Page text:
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Concurrent Session 4
40 minutes

April 6, 2017 ~ 2:35-3:15 pm

Agenda subject to change.

Mindful Management of Aquatic Invasive Species - Thursday, 2:35-3:15 pm

How Are We Attempting to Control Invasives in the Marketplace?

Aside from accidentally, how are invasive species entering Wisconsin? Many are sold in pet shops, nurseries, the internet, and even on social media like Facebook. Unfortunately, the buyers and sellers of these products are often not aware of Wisconsin’s NR 40 Rule. Efforts are underway to reach out to these various markets. This presentation will discuss the Wisconsin Department of Natural Resource’s actions to suppress the presence of invasive species in the marketplace; aka organisms in trade (OIT).
Mary Bartkowiak, Invasive Species Outreach Coordinator, WI Department of Natural Resources


A Network for Prevention: Expanding Resources for Rehoming Exotic Pets

The release of unwanted exotic pets into the environment is a pathway of concern for new invasive species. The Habitattitude Rehoming Network was created for Green Bay and the Fox Cities to serve as a rehoming resource for pet owners that have unwanted pets and no other options for rehoming. The Network plans to create outreach materials and partner with additional exotic animal rescues to fill the needs identified in a 2016 survey of pet stores and animal rescues. Providing a convenient alternative to release and educating pet owners about area rehoming resources will reduce the frequency of release of unwanted exotic pets and protect our waters from new invasive species.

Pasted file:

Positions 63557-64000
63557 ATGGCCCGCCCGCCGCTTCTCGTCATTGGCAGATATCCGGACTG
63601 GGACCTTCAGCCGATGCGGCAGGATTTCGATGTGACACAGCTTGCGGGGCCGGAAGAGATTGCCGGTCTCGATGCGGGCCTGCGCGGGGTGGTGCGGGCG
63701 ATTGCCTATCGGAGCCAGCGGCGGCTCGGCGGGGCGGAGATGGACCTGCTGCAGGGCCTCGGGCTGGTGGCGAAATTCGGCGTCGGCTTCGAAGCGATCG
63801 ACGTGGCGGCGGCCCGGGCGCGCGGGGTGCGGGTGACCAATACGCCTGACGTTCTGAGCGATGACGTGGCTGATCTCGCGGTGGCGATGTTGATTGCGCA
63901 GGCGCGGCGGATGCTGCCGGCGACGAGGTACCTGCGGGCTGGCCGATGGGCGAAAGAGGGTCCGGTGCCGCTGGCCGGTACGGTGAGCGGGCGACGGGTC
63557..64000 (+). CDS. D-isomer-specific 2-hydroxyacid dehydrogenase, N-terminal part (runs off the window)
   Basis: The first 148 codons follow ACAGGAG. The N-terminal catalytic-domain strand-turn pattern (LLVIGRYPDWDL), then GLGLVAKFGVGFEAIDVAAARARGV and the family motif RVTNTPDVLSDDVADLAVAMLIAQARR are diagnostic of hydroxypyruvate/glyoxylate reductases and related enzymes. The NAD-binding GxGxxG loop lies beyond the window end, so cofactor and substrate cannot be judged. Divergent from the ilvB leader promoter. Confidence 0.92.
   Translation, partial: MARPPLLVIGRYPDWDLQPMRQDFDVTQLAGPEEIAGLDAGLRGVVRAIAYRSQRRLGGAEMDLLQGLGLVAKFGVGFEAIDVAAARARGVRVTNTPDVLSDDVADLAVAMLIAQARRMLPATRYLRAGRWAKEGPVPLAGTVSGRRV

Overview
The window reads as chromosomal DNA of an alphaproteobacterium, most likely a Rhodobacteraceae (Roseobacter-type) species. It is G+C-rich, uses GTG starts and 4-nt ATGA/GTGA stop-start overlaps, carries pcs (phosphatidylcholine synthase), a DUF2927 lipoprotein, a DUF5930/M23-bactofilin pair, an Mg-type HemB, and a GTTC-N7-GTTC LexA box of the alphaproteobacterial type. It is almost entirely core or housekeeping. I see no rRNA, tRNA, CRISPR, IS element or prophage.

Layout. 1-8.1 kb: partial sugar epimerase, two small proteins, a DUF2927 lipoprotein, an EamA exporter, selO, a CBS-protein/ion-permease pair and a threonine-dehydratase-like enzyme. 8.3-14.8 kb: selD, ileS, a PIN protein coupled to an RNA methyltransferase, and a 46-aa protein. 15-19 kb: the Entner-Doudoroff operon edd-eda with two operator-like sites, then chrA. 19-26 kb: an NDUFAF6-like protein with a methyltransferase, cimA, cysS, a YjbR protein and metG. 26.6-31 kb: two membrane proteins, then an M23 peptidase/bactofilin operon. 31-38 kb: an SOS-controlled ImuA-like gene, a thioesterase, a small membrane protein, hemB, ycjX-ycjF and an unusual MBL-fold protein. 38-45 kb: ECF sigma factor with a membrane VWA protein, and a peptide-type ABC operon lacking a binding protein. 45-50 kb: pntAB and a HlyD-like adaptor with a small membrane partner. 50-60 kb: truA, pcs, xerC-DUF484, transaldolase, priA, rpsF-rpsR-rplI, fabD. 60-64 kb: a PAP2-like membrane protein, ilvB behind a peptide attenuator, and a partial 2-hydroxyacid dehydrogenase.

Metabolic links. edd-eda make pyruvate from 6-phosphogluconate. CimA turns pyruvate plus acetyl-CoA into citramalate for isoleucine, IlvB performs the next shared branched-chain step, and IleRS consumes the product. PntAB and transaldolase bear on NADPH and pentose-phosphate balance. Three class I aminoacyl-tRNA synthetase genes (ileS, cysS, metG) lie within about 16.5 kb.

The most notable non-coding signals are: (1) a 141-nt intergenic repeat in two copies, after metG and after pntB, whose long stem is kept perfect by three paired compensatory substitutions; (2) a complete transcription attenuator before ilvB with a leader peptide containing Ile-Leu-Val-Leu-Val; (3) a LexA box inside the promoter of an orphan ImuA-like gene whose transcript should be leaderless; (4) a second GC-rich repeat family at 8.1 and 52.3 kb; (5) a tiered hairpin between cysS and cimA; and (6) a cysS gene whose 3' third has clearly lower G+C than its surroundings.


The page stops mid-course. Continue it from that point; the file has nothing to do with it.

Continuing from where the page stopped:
Korin Doering, Winnebago Waterways Program Coordinator, Fox-Wolf Watershed Alliance


Bringing Policy Makers to the Watertable - Thursday, 2:35-3:15 pm

The Feds in Wisconsin: The Crucial Role of the U.S. Government in AIS Prevention and Control

Aquatic invasive species (AIS) have captured the attention of everyone that uses water for fun or business. The Federal government has been instrumental in bringing AIS to the United States and has been instrumental in their control and prevention as well. What Federal agencies are involved in the AIS issue, and what role do they play in Wisconsin's struggle to prevent their arrival or contain and control their impact? From financial contributions, to policies and regulations, the Federal government is a partner against AIS.
Robert Wakeman, Statewide Aquatic Invasive Species Coordinator, WI Department of Natural Resources

Citizens Minding Our Waters - Thursday, 2:35-3:15 pm

Kangaroo Lake Preservation and Restoration

Our presenter learned about “Fish Sticks” at the Partnership Conference four years ago. See how the Kangaroo Lake Association (KLA) received a small planning grant from the Wisconsin Department of Natural Resources (WDNR), which initiated a Fish Sticks program, as well as a bulrush restoration program, in their shallow, healthy, 1,122 acre lake near Baileys Harbor, Door County. In 3 years, they placed 65 trees (35’-50’) harvested from The Nature Conservancy land. Communication with volunteers, members, hosts, and the media educated landowners and the public about the value of “wood in the water." This past year, the KLA received a WDNR Regional Partnership Award for KLA’s 20+ year history of partnering and working collaboratively to study and improve the water quality, plant life, and fishing.
Tom Schneider, President, Kangaroo Lake Association in Door County